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Campbell’s Corner: Hooters’ uniforms prove lack of progress on sexualization of women

The already-controversial restaurant chain Hooters is under fire once again for scandalous new uniforms. Hooters employees took to social media to share their disappointment in the uniforms. Several staffers have complained about how their new shorts are “like underwear.” 

Hooters locations are operated by one of two companies: Hooters of America, LLC, and The Original Hooters group. The latter company has almost identical branding, but operates separately from Hooters of America. Hooters of America operates more than 420 restaurants in 42 states and around the world. The Original Hooters group has more than 25 locations in Chicago, New York and Tampa Bay. 

Locations under the Original Hooters franchises still require servers to wear longer shorts, while locations in Texas under Hooters of America began wearing the new uniform before distributing them to more locations. Therefore, more employees will be wearing these new uniforms than not and forced to face more objectification from male customers. 

These new uniforms not only push the limit as to how far industries will go to reduce their female employees to sexual objects, but it also demonstrates the lack of progress we have made as a society that accepts it. 

The restaurant chain has faced criticism for its sexualization of women for years now for its provocative uniform and strict rules for servers. Servers must always have their hair done and have a full face of makeup on, and nail colors other than French or nude are not allowed. 

Hooters has always presented its servers in the most promiscuous way possible, but the longer shorts and tops at least show some sort of professionalism, some sort of argument that the company can make about how its employees are valued as people. With these new panty uniforms, it’s not even trying to hide its objectification anymore. Hooters is putting it all out there for the world to see.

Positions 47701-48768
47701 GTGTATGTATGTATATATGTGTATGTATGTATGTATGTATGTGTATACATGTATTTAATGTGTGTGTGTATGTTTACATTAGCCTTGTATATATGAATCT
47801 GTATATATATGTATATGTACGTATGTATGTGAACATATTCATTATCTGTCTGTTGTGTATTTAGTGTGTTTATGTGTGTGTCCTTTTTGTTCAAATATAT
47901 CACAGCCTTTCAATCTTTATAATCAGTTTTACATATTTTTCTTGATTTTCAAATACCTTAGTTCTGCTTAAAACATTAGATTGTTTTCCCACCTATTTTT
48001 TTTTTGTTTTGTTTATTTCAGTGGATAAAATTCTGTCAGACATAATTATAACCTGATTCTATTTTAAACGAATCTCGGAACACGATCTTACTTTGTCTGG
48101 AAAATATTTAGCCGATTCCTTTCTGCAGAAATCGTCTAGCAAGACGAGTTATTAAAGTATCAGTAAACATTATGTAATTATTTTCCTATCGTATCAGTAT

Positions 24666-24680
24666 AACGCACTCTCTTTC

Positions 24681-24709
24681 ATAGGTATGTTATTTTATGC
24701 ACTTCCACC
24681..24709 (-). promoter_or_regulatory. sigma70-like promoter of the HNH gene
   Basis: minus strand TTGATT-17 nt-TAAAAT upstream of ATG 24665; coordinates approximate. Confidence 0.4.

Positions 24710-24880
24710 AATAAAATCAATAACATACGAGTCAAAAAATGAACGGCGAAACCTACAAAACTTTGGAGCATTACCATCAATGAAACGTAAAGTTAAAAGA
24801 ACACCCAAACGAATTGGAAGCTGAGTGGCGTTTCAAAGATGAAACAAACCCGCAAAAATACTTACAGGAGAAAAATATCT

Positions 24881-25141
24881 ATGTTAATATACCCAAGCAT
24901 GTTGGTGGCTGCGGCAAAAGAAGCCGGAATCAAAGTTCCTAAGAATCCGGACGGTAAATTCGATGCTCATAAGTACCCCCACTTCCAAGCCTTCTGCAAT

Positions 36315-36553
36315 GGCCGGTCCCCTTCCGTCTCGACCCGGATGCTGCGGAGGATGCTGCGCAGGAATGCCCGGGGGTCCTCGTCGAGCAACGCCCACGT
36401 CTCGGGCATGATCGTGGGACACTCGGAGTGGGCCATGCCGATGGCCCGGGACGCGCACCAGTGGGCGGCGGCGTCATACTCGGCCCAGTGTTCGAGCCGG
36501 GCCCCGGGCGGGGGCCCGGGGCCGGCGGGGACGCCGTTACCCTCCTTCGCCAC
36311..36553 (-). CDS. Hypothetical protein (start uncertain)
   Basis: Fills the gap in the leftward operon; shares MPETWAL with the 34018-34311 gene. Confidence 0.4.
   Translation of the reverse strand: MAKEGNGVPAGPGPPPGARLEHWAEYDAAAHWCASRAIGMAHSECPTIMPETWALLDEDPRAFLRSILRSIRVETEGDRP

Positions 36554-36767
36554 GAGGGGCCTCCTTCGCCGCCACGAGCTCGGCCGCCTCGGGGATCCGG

Scandalous uniforms is not the worst thing that the company has been accused of. Founded in 1983 in Clearwater, Florida, Hooters has racked up its fair share of lawsuits over the years. The most recent being a weight discrimination lawsuit, after a Michigan employee was told that her body frame no longer meet the company’s standards. She weighed 132 pounds.  

We live in a world where clothing campaigns feature models of all sizes and celebrities are praised on social media when they show unfiltered photos. People of society have fully accepted the idea of body positivity. So for Hooters to keep this standard of a “perfect, sexy woman” is just reversing the progress society has made. 

You may be asking yourself, “why do women put up with this?” or “why don’t they quit and get another job?” While I can’t speak for these women firsthand, we’ve all been in a situation where we hate a job, but need the money. Maybe these women love the people they’re working with and are scared of leaving them behind, or maybe they don’t have many other options where they live. No matter what the reason is, it is not enough justification for these women to be subjected to this treatment. 

These uniforms are definitely a big enough issue to make a splash on social media, but many do not understand the precedent that it can make for young women. Hooters is a huge company, and if enough people see these employees get paid because of their sexualization, it can send the wrong message to young women and ultimately reverse the progress society has made thus far regarding this problem. 

If Hooters wants to be on the right side of the future, it should allow women to choose between their old and new uniforms, and be more open-minded on their idea of beauty standards. If not, it better get ready for more lawsuits to come. 

Hannah Campbell is a sophomore studying journalism at Ohio University. Please note that the views and opinions of the columnist do not reflect those of The Post. Do you agree? Tell Hannah by tweeting her at @hannahcmpbell.

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